"If the trade or business of any corporation * * * is carried on or engaged in both within and without the District, the net income derived therefrom shall, for the purposes of this article, be deemed to be income from sources within and without the District. Where the net income of a corporation * * * is derived from sources both within and without the District, the portion thereof subject to tax under this article shall be determined under regulation or regulations prescribed by the Commissioners."

It will immediately be noted that the statute does not direct the Commissioners to give weight to any particular factors in prescribing a formula to determine the portion of net income which is fairly attributable to the business carried on within the District. Thus the regulation in issue, which relies on sales as the determinative factor, does not violate a specific statutory provision as to the factors to be taken into account. Nor does the regulation violate the statutory direction that where a business is carried on both within and without the District, the net income therefrom shall be deemed to be income from sources within and without the District. The regulation in terms prescribes a formula for apportionment of income in the situation where sales are in fact made outside the District as well as within it, and we read it as being so limited in application. The regulation thus will inevitably apportion or divide the net income, on the basis of sales, between the District and other taxing jurisdictions where sales are made.

Nor is there any basis for reading into the statute an implied prohibition against use of the sales factor alone in making apportionment. The present statute was enacted in 1947. This was some years after this court had upheld — in Eastman Kodak and Panitz — the use of the formula here in question under earlier statutes. Although for the first time the present statute used the words "fairly attributable," and included the provision that the net income of a multistate business shall be deemed to be income from sources within and without the District, Congress delegated to the Commissioners the task of making the rules to determine the part of the net income which is to be considered to be derived from sources within the District — and it did this in the light of the established regulation. If Congress had thought that the part of the net income which was fairly attributable to the District in the case of a manufacturing and selling business could not properly be determined by an apportionment formula which took into account the sole factor of sales in the District as compared with total sales, it could easily have so stated. In the circumstances its failure to do so is significant, not only eliminating any basis to infer disapproval of the rule, but giving some basis to infer approval.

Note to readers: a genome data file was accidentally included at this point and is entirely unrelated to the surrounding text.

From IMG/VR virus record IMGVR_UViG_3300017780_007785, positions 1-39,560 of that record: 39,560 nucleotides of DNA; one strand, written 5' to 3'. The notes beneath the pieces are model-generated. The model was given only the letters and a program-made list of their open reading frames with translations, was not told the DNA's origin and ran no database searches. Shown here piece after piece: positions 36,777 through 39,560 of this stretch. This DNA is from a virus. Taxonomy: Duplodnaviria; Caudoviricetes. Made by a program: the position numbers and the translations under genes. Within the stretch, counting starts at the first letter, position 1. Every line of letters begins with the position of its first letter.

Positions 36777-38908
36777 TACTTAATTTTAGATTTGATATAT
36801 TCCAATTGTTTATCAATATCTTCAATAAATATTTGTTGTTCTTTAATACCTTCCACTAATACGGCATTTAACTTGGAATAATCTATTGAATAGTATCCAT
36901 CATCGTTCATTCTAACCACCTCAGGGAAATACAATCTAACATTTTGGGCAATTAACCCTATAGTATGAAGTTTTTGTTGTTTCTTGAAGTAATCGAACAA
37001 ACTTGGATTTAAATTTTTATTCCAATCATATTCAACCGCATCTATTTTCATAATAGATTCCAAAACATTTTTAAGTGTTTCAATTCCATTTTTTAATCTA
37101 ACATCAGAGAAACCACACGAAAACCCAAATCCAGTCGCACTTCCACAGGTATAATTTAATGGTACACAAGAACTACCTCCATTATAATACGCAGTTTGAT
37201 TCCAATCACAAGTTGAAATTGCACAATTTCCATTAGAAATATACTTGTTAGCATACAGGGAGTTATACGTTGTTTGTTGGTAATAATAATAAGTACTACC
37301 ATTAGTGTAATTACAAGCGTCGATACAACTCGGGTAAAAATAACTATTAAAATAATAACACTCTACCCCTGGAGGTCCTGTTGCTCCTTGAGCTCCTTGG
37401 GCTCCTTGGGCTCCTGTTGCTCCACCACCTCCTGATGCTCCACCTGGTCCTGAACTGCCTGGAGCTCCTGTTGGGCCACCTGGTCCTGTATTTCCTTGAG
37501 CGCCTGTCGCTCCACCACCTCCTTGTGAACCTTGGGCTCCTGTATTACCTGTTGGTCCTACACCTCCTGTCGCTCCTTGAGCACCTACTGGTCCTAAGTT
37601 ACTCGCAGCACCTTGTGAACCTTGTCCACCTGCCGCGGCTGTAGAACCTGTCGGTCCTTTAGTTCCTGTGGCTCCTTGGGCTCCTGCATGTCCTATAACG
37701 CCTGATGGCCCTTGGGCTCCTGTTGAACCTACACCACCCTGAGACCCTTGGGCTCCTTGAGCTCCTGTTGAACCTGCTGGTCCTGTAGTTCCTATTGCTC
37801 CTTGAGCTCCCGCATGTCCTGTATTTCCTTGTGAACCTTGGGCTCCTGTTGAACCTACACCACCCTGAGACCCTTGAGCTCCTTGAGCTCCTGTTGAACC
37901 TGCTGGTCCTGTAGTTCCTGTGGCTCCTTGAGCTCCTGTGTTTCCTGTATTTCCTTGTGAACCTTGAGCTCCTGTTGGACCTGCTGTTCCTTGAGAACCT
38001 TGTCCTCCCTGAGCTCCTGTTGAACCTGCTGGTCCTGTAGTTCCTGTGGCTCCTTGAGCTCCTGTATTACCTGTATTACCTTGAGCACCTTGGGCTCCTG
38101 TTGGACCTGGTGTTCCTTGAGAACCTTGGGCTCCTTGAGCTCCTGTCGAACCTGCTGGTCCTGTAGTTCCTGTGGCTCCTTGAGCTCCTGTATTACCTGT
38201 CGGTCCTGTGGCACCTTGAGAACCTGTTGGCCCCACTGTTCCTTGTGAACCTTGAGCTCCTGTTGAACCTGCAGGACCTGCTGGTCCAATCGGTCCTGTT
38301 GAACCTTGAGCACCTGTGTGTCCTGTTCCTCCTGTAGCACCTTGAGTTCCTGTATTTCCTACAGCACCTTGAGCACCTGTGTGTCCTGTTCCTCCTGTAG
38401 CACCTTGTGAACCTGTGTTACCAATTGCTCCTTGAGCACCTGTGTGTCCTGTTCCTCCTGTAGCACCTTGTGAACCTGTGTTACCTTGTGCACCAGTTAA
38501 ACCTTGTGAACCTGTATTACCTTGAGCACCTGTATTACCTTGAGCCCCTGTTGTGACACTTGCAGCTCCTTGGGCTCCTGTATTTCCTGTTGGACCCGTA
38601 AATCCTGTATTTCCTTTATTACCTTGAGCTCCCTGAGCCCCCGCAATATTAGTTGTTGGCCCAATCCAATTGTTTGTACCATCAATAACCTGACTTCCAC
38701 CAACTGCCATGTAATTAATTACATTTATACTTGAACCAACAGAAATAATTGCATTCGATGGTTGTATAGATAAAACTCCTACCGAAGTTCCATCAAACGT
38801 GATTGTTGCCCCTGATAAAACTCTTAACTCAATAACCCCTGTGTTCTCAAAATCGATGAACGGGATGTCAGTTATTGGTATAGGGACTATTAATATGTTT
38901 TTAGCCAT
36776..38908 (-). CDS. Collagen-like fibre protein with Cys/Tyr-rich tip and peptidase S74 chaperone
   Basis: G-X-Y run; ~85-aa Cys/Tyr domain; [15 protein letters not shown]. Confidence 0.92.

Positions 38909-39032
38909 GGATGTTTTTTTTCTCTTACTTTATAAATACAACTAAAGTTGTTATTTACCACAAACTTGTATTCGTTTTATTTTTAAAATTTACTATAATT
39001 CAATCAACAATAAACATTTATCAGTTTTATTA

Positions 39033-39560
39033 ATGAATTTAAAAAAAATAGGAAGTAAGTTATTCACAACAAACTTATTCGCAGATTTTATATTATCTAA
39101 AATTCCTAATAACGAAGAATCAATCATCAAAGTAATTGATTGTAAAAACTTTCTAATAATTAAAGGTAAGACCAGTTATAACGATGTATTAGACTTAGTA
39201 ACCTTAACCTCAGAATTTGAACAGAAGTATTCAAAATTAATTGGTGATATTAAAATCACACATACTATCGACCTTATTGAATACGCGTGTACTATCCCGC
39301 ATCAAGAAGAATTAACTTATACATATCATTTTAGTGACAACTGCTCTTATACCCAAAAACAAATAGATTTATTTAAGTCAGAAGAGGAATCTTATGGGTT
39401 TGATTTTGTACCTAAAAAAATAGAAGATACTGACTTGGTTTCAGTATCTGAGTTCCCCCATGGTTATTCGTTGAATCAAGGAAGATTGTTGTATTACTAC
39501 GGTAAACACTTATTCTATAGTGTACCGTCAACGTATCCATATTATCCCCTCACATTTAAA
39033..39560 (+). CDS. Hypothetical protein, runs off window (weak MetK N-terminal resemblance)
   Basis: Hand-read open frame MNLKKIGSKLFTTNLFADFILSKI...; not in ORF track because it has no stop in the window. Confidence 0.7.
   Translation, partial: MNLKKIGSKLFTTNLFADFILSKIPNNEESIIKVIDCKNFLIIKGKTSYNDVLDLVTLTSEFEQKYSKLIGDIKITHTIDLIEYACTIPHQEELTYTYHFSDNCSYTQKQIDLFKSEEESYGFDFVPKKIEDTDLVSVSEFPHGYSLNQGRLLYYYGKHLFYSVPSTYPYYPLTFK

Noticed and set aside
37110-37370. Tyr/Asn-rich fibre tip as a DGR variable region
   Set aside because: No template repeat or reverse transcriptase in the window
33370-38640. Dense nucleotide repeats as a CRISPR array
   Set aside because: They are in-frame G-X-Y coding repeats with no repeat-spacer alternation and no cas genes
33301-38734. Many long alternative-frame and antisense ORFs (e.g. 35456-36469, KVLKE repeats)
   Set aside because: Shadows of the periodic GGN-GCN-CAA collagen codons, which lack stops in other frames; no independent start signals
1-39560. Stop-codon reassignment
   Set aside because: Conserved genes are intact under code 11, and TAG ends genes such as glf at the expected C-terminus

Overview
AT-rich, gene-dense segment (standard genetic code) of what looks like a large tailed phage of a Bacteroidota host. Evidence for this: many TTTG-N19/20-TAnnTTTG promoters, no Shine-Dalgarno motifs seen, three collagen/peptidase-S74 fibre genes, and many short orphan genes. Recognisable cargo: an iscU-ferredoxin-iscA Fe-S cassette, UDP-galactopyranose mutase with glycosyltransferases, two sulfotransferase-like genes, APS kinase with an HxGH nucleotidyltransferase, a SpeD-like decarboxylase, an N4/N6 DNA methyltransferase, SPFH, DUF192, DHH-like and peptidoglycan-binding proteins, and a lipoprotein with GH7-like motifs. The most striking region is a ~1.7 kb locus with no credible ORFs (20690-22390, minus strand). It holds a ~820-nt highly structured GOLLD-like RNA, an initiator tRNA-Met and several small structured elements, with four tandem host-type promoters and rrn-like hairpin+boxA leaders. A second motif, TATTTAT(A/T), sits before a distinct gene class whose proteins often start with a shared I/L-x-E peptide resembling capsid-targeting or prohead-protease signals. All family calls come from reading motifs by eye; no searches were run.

Petitioner urges that the inclusion of these new provisions in the present statute was brought about by certain Supreme Court decisions and that Congress necessarily intended to require the use of a three-factor apportionment formula based on sales, manufacturing costs, and property values. Of the five cases relied on by petitioner, three — Underwood Typewriter Co. v. Chamberlain, 1920, 254 U.S. 113, 41 S.Ct. 45, 65 L.Ed. 165; Bass, Ratcliff & Gretton, Ltd. v. State Tax Commission, 1924, 266 U.S. 271, 45 S.Ct. 82, 69 L.Ed. 282; National Leather Co. v. Massachusetts, 1928, 277 U.S. 413, 48 S.Ct. 534, 72 L.Ed. 935 — sustained use of a one-factor formula under the proof adduced. One — Hans Rees' Sons v. North Carolina, 1931, 283 U.S. 123, 51 S.Ct. 385, 75 L.Ed. 879 — held, under the proof, that the statutory one-factor formula involved, based on property values rather than sales, achieved an arbitrary and unreasonable result in respect of the taxpayer before it. The fifth case — Butler Bros. v. McColgan, 1942, 315 U.S. 501, 62 S.Ct. 701, 86 L.Ed. 991 — involved a three-factor formula, but not a formula identical with the formula contended for by petitioner here. We find nothing in these decisions to support an inference that in the District statute Congress intended to direct the use of any particular formula, much less the particular three-factor formula urged by the petitioner.

A somewhat comparable provision of the Federal income tax law provides little assistance here. Section 119(e) of the Internal Revenue Code of 1939, 53 Stat. 55, 26 U.S.C. § 119(e),3 provides, for Federal income tax purposes, that income

"(2) from the sale of personal property produced (in whole or in part) by the taxpayer within and sold without the United States, or produced (in whole or in part) by the taxpayer without and sold within the United States, shall be treated as derived partly

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    ...v. General Motors Corporation, 118 U.S.App.D.C. 381, 336 F.2d 885, 902-904 (1964); see also Smoot Sand and Gravel Corp. v. District of Columbia, 104 U.S.App.D.C. 292, 261 F.2d 758, 763 (1958) (" 'And the gross receipts formula has been in operation too long and upheld in the courts too freq......